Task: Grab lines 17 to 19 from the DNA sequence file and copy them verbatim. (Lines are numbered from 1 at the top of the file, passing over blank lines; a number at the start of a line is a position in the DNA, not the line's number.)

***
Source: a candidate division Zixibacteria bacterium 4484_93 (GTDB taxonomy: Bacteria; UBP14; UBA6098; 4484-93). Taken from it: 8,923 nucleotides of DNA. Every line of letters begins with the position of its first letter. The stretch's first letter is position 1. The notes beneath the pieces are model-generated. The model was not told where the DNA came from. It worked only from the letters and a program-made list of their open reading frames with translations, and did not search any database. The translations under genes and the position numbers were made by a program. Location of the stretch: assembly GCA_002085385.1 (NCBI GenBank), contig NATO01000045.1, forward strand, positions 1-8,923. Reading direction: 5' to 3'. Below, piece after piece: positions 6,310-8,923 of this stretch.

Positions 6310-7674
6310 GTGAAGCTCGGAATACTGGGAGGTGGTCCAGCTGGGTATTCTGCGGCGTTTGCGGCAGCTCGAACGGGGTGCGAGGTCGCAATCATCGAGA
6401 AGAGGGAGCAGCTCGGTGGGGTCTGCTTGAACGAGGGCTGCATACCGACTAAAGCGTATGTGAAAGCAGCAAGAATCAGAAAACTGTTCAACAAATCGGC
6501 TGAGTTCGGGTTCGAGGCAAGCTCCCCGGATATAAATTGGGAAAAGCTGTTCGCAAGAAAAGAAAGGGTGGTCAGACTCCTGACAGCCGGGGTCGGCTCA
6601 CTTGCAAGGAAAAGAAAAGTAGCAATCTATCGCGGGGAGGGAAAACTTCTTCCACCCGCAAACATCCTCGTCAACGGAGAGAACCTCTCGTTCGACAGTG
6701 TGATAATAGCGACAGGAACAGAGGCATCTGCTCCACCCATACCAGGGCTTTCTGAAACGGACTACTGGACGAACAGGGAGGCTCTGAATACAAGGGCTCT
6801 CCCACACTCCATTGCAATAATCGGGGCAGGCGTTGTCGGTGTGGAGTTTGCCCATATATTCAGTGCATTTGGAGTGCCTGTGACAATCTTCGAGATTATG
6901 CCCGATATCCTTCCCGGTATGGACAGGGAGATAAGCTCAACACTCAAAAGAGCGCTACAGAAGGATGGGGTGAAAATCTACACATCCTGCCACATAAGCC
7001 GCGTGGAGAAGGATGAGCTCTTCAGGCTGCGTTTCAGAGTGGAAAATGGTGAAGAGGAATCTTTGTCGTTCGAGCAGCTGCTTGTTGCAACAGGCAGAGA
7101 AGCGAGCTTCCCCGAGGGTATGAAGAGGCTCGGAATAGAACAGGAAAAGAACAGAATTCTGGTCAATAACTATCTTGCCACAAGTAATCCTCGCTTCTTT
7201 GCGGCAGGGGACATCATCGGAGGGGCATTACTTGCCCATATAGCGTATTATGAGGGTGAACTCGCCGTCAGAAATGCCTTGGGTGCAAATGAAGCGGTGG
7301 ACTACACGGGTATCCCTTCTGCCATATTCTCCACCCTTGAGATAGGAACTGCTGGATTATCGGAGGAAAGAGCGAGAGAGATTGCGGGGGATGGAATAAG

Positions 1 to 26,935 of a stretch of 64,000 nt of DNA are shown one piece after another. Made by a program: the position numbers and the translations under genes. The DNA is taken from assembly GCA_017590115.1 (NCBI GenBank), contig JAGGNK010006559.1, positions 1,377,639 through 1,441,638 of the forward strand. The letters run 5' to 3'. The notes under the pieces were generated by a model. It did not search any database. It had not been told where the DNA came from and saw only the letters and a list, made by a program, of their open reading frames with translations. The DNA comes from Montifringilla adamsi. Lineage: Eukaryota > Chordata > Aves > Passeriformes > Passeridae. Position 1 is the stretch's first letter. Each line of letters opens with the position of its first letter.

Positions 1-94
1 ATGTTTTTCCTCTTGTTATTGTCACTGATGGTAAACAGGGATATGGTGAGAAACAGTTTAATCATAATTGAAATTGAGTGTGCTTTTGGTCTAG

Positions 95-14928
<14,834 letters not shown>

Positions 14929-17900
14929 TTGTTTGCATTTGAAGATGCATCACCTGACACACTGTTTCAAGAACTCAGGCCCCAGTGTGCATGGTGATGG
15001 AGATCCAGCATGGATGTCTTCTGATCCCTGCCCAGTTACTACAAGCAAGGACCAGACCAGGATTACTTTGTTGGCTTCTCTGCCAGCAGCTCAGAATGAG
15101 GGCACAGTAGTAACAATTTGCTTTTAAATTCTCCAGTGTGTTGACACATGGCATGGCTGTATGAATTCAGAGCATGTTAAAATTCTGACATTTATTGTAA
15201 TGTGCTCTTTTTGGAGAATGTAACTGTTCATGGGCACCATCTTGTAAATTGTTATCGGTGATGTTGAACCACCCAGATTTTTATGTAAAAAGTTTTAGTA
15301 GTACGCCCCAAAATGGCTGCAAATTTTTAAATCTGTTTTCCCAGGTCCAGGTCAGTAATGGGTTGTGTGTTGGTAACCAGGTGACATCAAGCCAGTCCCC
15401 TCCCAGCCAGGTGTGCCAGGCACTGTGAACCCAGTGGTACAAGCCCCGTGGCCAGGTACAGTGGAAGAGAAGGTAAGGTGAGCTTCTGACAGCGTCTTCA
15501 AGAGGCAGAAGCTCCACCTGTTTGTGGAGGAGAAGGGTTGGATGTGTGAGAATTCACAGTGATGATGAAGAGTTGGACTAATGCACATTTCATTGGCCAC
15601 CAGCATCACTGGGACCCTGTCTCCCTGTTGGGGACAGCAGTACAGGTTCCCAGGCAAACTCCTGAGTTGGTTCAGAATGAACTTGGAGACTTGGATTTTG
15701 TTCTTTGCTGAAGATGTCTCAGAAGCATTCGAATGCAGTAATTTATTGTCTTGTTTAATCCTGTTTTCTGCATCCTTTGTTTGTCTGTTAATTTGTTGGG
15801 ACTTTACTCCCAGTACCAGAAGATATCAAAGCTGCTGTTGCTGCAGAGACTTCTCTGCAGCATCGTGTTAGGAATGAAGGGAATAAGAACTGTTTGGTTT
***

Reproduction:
Positions 95-14928
<14,834 letters not shown>

Positions 14929-17900